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Luther: Just another typical day in New York City. Traffic jam ten blocks long! Lookie here, Buddha. These people, and their cars, and their exhaust, and they're just polluting the atmosphere!

FOX Anchorwoman: What you're seeing is what's left of downtown Los Angeles

Booker: The Canadians are reporting tremendous circulation moving down from the Arctic. In Siberia, there's a low pressure system unlike anything we've ever seen, and Australia just saw the strongest typhoon ever recorded

Helicopter Pilot: [Trying to restart plummeting helicopter] Come on, you bastard! Come on!

NY Businessman: [Sarcastically] Oh, God, I love busses. This is just so much fun. This is going to be… the bomb.

Reporter: And now, in a dramatic reversal of illegal immigration, thousands of people are now crossing the Rio Grande into Mexico. The scene that's unfolding here behind me is one of desperation and frustration. People have abandoned their cars, grabbed their belongings, and they are wading across the river illegally into Mexico.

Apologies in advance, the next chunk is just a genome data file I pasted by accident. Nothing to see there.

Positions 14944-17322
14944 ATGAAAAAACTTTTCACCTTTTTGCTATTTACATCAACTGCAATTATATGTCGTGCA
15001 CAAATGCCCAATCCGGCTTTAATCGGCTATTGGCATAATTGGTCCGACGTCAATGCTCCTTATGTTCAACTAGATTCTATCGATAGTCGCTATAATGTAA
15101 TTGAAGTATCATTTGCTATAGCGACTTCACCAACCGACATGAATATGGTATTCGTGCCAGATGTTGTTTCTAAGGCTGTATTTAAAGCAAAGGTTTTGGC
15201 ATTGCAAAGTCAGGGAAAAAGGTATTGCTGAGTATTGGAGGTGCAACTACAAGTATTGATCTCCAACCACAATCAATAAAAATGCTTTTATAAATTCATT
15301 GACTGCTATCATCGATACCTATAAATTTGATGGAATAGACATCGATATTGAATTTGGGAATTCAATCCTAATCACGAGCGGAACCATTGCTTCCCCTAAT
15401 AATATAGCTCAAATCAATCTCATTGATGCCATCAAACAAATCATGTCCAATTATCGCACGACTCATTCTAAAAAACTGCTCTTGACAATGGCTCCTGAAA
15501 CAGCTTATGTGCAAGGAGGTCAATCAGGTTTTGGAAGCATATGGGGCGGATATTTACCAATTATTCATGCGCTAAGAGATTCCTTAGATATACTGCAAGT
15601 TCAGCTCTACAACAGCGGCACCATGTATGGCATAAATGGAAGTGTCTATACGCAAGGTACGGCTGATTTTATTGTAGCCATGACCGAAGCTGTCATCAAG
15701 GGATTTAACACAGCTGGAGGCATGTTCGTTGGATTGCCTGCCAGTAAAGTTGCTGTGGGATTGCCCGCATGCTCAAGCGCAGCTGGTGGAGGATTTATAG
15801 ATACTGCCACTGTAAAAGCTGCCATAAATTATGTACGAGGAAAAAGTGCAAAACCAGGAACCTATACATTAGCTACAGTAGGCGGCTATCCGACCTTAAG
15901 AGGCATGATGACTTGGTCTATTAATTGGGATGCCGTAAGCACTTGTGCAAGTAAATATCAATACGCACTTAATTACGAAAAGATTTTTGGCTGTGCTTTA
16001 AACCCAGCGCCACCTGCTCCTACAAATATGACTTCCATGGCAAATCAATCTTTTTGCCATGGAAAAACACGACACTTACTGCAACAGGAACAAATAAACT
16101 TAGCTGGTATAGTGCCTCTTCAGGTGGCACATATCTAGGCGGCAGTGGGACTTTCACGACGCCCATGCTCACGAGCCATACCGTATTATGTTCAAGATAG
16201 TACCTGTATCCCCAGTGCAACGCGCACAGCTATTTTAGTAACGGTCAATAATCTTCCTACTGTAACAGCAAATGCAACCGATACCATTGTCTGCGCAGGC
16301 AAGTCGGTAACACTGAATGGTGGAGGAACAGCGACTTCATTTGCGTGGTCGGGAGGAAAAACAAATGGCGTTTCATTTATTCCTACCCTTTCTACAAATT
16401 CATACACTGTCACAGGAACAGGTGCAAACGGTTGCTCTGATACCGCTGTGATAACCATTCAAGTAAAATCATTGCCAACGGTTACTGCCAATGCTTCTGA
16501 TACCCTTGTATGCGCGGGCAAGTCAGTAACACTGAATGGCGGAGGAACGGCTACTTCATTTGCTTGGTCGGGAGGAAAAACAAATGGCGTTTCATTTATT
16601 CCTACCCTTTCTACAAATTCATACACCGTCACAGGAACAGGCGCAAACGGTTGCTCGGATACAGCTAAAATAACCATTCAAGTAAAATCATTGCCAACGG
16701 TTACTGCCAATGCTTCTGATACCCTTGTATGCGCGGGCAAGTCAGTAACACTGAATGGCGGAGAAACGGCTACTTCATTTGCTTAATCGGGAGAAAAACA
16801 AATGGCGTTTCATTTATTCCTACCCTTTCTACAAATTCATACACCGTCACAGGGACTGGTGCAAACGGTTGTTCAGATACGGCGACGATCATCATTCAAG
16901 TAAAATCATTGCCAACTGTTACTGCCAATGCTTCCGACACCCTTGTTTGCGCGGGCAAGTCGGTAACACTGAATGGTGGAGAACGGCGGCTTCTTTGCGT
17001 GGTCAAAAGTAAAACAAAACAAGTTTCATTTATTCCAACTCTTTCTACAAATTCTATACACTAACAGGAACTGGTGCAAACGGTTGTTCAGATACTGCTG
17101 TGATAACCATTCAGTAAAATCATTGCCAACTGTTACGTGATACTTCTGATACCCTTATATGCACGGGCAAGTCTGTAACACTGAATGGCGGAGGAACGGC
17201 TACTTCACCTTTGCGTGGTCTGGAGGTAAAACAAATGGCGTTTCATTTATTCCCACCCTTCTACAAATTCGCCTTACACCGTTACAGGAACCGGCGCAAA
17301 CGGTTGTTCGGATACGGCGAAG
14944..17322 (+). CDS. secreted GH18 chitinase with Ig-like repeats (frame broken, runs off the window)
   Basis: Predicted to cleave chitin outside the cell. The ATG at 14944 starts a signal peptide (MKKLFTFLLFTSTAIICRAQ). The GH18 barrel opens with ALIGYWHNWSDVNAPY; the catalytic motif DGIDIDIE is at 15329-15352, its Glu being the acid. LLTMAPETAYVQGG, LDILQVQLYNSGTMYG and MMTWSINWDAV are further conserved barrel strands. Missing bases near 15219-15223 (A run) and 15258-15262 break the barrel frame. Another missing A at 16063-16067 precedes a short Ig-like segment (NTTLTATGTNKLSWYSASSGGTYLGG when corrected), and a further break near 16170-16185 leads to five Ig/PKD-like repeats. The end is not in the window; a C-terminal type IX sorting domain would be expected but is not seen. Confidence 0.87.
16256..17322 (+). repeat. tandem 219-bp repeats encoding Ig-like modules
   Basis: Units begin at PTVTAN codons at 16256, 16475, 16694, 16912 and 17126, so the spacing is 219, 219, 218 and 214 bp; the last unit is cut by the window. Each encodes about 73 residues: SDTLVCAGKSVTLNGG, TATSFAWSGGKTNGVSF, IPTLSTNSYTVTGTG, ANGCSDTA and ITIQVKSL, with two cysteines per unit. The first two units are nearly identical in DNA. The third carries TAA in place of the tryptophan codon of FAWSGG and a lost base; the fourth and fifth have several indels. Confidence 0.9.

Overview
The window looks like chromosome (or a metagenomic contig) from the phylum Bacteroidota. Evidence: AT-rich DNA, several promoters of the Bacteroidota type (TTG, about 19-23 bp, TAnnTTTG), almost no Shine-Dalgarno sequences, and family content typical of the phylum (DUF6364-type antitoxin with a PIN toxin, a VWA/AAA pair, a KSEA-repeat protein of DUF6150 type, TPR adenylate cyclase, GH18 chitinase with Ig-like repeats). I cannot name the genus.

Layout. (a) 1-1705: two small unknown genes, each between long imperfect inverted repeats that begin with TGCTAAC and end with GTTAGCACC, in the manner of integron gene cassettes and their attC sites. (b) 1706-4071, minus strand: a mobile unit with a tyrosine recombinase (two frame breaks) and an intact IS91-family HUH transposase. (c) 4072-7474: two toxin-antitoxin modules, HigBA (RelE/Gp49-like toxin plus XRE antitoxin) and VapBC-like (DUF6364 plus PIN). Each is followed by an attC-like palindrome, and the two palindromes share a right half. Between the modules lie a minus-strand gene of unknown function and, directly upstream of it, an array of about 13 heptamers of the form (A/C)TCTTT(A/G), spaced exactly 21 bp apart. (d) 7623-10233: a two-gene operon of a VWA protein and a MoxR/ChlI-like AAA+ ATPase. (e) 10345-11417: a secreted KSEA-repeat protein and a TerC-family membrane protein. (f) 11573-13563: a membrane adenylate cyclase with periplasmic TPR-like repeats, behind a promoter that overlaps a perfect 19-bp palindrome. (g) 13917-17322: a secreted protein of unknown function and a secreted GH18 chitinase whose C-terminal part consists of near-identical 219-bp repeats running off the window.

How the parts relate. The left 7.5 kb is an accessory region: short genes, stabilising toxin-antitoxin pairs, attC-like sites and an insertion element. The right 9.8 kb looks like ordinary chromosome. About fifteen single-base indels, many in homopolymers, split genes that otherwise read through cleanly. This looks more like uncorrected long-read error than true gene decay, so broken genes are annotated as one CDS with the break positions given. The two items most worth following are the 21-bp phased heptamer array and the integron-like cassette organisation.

Frank: [After falling through the ceiling of an indoor mall.] I'm fine! Just dropped in to do a little shopping.

Judith: Books can be good for something other than burning.

Parker: Have you ever seen the air so clear?

Jack Hall: What I do know, is that if we do not act soon, it is our children and our grandchildren who will have to pay the price.
Vice President Becker: And who's going to pay the price of the Kyoto accord? It would cost the world's economy hundreds of billions of dollars.
Jack Hall: With all due respect, Mr. Vice President, the cost of doing nothing could be even higher. Our climate is fragile. At the rate we're burning fossil fuels and polluting the environment, the ice caps will soon disappear.
Vice President Becker: Professor, uh, Hall, our economy is every bit as fragile as the environment. Perhaps you should keep that in mind before making sensationalist claims.
Jack Hall: Well, the last chunk of ice that broke off was about the size of the state of Rhode Island. Some people might call that pretty sensational.

Lucy Hall: Can you take him to the airport in the morning?
Jack Hall: Sam's getting on a plane?
Lucy Hall: He joined the scholastic decathlon team. They're competing in New York.
Jack Hall: Sam joined a team?
Lucy Hall: [Quietly] Yeah, I think there's a girl involved.
[Sam groans.]

Jack Hall: My seventeen-year-old kid knows more science than him
Tom: Perhaps, but your seventeen-year-old kid does not control our budget. It doesn't matter if he hates you.

Jack Hall: [On Sam failing calculus] I'm not angry. I'm disappointed.